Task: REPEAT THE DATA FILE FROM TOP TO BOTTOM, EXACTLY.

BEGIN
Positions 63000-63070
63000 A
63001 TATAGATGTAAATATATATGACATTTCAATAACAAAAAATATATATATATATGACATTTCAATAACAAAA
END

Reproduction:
Positions 63000-63070
63000 A
63001 TATAGATGTAAATATATATGACATTTCAATAACAAAAAATATATATATATATGACATTTCAATAACAAAA